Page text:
- A half-integer resonance is induced such that normal elliptical motion of x-x’ phase space becomes hyperbolic at absorber points, with particles moving to smaller x and larger x’
- Thin absorbers placed at the focal points of the channel then cool the angular divergence of the beam by the usual ionization cooling mechanism where each absorber is followed by RF cavities

Absorber plates

Parametric resonance lenses

Comparison of particle motion at periodic locations along the beam trajectory in transverse phase space

Ordinary oscilations vsParametric resonance

Conceptual diagram of a beam cooling channel in which hyperbolic trajectories are generated in transverse phase space by perturbing the beam at the betatron frequency

- Large beam sizes, angles, fringe field effects
- Need to compensate for chromatic and spherical aberrations
- Requires regions with largedispersion

- Absorbers for ionization cooling have to be located in the region of smalldispersion to reduce straggling impact
- Suggested solution (Derbenev, LEMC08; Afanasev, Derbenev, Johnson, EPAC08):
Design of an epicyclic HCC characterized by alternating dispersion and beam stability provided by a HCC using a HS with two superimposed periods. The homogeneous

field of the HS accommodates large beam sizes and angles with fewer fringe field effects than earlier designs.

- Superimposed helical fields B1+B2 with two spatial periods:

B1≠0, B2=0 (HS) → B1≠0, B2≠0 (Epicyclic HS)

k1=-k2=kc/2

p→p+Δp

Constant dispersion

Alternating dispersion function appears !

- Change of momentum from nominal shows regions of zero dispersion
- and maximum dispersion
- Zero dispersion points: near plates (wedges) for 6D ionization cooling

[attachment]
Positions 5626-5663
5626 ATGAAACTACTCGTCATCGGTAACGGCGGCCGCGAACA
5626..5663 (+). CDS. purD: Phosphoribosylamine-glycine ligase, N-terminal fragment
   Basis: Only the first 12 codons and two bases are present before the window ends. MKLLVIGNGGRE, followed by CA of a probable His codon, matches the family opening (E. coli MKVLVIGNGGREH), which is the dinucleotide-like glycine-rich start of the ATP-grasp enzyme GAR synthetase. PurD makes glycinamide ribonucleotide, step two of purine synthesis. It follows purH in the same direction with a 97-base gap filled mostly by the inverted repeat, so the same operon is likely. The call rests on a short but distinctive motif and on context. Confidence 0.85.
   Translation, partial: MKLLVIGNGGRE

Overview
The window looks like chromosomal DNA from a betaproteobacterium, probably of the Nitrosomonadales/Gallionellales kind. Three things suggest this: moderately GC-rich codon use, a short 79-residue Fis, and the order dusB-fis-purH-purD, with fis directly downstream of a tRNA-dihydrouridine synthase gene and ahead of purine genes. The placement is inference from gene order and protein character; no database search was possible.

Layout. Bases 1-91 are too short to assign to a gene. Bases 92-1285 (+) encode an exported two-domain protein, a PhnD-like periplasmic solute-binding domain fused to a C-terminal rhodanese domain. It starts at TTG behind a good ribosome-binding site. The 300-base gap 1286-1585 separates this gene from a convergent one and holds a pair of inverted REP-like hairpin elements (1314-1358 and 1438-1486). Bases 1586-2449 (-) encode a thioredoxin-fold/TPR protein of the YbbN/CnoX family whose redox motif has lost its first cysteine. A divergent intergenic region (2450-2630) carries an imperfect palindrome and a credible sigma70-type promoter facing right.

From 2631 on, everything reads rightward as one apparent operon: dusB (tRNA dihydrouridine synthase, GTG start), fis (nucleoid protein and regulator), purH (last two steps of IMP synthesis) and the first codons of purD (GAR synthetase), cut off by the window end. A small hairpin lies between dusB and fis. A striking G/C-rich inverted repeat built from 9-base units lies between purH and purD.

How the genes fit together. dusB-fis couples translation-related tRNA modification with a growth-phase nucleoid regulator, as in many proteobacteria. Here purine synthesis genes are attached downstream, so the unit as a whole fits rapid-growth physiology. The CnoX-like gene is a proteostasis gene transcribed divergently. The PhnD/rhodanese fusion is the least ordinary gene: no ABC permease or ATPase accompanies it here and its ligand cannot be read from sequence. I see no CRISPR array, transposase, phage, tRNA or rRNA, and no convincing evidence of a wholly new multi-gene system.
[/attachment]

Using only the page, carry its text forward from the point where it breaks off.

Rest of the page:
- Maximum dispersion and beam size: Correction for aberrations

- Solenoid+direct superposition of transverse helical fields, each having a selected spatial period
- OR: modify procedure by V. Kashikhin for single-periodic HCC
- Magnetic field provided by a sequence of
parallel circular current loops with centers

located on a helix

- (Epicyclic) modification:
Circular current loops are centered

along the epitrochoids or hypotrochoids.

The simplest case will be an ellipse

(in transverse plane)

- (Epicyclic) modification:

- Magnetic field provided by a sequence of
- Numerical analysis shows required periodic
structure of magnetic field

- Plan to develop an epicyclic helical solenoid as part of PIC cooling scheme and for Reverse-Emittance Exchange
- Elliptic option looks the simplest
- Detailed theory, numerical analysis and simulations are in progress
- Afanasev, theory+numerical analysis
- Ivanov, G4BL simulations
+

-- Muons, Inc collaborators

Based on results of analytical and simulation studies, we can underline the following features of the HCC:

Easy analysis of field structure, beam dynamics, and cooling processes

Large dynamical aperture, large acceptance

Effective emittance exchange

Optimum cooling partitioning

Possibilities of elegant technical solutions for magnetic structures

Prospects for Parametric-resonance IC and Reverse Emittance Exchange

The numerical simulations of HCC applications are discussed later by Katsuya Yonehara, including the challenges of incorporating RF into HS magnets.